VRM is happening in Europe – Trust is the key!

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I chaired the VRM stream at the ePortfolio conference in Maastricht this week which revealed real VRM applications being developed in Europe.
Peter Murton of PAOGA presented My Sorting Office providing individuals with fine control over spam. Using multiple email addresses, the individual can easily manage anonymity, temporary or persistent, and 'supplier or subject' specific inboxes. The 'Invitation' feature allows the individual to publish their 'interests' allowing suppliers to email relevant promotions (Permission Based Marketing) to self-declared hot leads. This is not advertising (attention economy) but lead generation (intention economy) driven by the user and, importantly, can be turned off by the user when their need is satisfied.
Bart Stevens of iChoosr is successfully providing communities, in his example a town comprising 500 heating oil consumers, with a simple and transparent RFP application to invite tenders from suppliers at bulk discount prices. 40% of the market participated and have benefited.
He posed the question "if e-commerce = capitalism, does VRM = socialism 2.0?".
Davor Meersman of Synergetics, following extensive research, sees VRM providing a channel for direct consumer feedback to suppliers innovation departments to address the 80% failure rate of Market Research projections.
John Power of Chill.ie is moving his insurance broker aggregation service to a VRM service in which the insured takes control and responsibility for accurate data entry and maintenance. This is in the interest of the user as innacurate data can not only affect premiums but can invalidate claims.
Caren Kunst has built a data repository to collect, update and share important medical information because her 8 year old son suffered Oesophagus Atresia and she was repeatedly asked to describe the symptoms to various medical specialists. She wanted this crucial information to be accurate and consistent at a time when emotions were running understandably high. She also wants it to be accessible over the long term as her son, now 16 and thankfully recovered, will need to refer to it throughout his lifetime. Her Good Care Support application is now being used by a number of patients and carers to not only record symptoms and treatments but also to build relationships and share their experiences with each other.
As you can see from these VRM examples, cost is not the only benefit. Peace of mind (security and privacy), convenience (write once – use many), quality and accessibility are all key drivers in managing relationships.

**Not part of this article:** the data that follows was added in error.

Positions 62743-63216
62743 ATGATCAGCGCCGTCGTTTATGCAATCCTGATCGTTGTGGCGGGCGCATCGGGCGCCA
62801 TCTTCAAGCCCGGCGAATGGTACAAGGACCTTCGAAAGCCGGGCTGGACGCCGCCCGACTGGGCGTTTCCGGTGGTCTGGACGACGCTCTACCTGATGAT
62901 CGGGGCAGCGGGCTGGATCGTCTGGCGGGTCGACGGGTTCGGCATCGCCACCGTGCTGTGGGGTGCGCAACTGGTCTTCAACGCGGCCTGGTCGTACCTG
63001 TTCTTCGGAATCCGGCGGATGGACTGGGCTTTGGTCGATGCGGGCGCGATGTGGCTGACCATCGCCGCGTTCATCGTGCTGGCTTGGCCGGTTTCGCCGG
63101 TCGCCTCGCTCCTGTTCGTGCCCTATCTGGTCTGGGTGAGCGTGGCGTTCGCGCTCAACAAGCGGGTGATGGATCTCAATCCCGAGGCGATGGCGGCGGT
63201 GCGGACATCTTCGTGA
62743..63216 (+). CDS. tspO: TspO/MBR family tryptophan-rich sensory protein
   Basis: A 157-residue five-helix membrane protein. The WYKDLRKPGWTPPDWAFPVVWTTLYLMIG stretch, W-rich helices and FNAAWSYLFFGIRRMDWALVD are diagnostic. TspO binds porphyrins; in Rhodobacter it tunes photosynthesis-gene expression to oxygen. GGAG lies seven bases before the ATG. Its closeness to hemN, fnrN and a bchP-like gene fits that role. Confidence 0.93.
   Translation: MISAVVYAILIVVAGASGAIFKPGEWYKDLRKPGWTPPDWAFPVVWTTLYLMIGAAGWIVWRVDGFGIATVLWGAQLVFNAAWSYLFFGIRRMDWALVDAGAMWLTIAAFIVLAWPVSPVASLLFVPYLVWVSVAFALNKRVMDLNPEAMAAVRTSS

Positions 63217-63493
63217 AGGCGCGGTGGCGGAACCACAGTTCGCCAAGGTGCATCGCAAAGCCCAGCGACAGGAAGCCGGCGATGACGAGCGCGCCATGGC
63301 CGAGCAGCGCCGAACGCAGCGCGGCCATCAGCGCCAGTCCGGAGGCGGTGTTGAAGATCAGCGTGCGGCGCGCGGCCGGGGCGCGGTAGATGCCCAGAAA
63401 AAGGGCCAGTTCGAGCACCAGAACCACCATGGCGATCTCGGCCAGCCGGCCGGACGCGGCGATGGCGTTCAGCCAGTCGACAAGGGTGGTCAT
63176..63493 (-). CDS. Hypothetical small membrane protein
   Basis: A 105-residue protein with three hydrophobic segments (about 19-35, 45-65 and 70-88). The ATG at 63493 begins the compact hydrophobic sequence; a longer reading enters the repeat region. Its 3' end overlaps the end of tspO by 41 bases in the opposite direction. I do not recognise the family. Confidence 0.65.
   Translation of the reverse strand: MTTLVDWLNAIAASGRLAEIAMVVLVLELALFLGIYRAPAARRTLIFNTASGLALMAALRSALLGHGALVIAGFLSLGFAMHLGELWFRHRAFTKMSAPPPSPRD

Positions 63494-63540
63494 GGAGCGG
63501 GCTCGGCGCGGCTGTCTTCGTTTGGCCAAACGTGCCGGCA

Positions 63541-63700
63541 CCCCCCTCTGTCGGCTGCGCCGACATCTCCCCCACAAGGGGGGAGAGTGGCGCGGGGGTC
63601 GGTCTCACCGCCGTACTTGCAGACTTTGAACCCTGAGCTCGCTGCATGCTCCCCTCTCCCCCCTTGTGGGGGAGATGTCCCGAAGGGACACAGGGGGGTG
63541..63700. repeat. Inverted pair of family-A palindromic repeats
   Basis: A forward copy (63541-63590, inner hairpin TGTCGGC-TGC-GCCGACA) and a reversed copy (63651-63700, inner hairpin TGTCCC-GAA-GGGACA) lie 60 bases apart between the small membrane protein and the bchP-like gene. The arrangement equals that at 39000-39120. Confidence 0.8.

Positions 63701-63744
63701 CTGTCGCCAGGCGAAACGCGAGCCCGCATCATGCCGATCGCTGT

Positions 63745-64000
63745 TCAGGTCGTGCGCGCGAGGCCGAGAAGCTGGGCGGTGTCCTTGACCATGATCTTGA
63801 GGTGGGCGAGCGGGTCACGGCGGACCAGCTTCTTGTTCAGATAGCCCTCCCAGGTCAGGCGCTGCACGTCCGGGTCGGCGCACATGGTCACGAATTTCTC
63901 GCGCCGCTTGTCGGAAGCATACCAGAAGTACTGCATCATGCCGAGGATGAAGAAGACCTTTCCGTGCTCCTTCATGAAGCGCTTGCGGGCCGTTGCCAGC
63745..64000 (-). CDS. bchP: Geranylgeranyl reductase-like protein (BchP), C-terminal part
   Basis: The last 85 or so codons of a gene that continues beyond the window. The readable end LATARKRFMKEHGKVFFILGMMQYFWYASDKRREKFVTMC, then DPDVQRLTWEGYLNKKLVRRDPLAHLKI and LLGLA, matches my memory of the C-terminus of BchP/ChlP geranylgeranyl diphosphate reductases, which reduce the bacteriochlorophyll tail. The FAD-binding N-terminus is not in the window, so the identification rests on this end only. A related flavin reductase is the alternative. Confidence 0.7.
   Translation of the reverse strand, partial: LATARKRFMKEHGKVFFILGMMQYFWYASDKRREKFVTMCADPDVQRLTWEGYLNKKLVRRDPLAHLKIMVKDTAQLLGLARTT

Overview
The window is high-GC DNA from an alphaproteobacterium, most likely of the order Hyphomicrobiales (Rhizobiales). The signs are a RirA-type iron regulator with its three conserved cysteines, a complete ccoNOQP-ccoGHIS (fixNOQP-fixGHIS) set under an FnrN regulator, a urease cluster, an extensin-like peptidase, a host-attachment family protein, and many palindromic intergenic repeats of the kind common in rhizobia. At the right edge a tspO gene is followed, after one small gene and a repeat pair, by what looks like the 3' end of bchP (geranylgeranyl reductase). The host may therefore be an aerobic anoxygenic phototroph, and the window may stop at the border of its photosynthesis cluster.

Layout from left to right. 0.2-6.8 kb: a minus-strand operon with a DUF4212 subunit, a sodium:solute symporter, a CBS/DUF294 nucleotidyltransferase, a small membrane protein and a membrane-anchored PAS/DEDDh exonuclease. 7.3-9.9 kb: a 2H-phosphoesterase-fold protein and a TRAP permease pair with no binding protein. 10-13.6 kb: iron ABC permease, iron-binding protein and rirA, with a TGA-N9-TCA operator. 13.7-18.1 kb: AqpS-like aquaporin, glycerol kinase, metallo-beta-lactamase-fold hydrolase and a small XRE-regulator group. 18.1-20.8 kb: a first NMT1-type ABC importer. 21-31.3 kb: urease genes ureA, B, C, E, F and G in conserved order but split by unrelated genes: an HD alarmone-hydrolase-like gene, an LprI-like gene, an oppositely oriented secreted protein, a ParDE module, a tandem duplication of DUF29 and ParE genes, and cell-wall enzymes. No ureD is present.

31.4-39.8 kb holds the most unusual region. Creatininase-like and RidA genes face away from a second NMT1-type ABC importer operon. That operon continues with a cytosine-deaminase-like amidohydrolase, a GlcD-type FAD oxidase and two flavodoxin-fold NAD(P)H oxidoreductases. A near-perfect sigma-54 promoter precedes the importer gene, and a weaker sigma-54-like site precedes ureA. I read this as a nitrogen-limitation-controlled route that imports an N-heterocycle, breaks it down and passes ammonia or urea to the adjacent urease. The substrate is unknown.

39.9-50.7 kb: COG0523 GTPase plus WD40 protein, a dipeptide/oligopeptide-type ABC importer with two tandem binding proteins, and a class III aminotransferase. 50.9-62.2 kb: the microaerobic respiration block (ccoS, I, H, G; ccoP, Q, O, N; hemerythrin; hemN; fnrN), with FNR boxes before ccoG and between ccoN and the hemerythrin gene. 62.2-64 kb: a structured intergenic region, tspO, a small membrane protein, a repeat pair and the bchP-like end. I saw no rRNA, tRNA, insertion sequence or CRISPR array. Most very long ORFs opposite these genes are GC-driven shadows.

As Serge Ravet of EIfEL (European Institute for E-Learning) said "This is not limited to Vendors but, in the 21st Century, is relvant to ALL relationship management." Perhaps we have already moved beyond VRM to PRM (Personal Relationship Management), as I have previously proposed, or XRM.

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The common thread between these proponents of VRM is the recognition that user 'trust' in the security and management of their personal information is crucial. As such, all are participating in the TAS3 (Trusted Architecture for Securely Shared Services) research initiative to deliver a platform providing increased trust in shared data (certified), transactions and relationships over the Internet to the benefit of consumers and businesses.
Luk Vervenne, CEO of Synergetics in Belgium, is the originator, technical and scientific coordinator of this important TAS3 project with the help of Danny Decock (KULeuven) and contributing partners representing a number of European Universities and key industry players including SAP and Oracle.
David Chadwick of Kent University raised a provocative issue in his keynote presentation. To paraphrase "Communities [cultures, nations, industry sectors] with a high degree of trust [he mentioned UK, USA] develop 'big' businesses. Communities with lower trust cultures [France, China, Sicily] tend to be more insular."
Peter Murton said "Trust is the foundation for all successful business ecosystems and it is fundamentally missing from the online environment. The success of the VRM movement will pivot around the development of system architectures that deliver mutual trust between the individual and business. Individuals should understand that this comes with responsibilities: to maintain accurate data about themselves and to work at establishing policies for the use of their data on a case-by-case basis maybe. Business should understand their role in complying with user policies and be prepared to invest in the creation of the biggest successful business ecosystem on the planet – the internet."
These assertions (and if I have misquoted them then blame me not them) is endorsed by the current financial crisis in which the banking sector has not only lost the trust of their customers but of each other, despite the financial support provided by governments (taxpayers), resulting in a loss of confidence and a downward spiral in the stock markets globally.
It is imperative that we provide individuals with the tools to manage their personal information – under their control, with their consent, for their benefit – with trusted 'user-driven' alternatives to the current public and private 'customer-centric' data silos which have demonstrated such scant respect for personal information in recent years.

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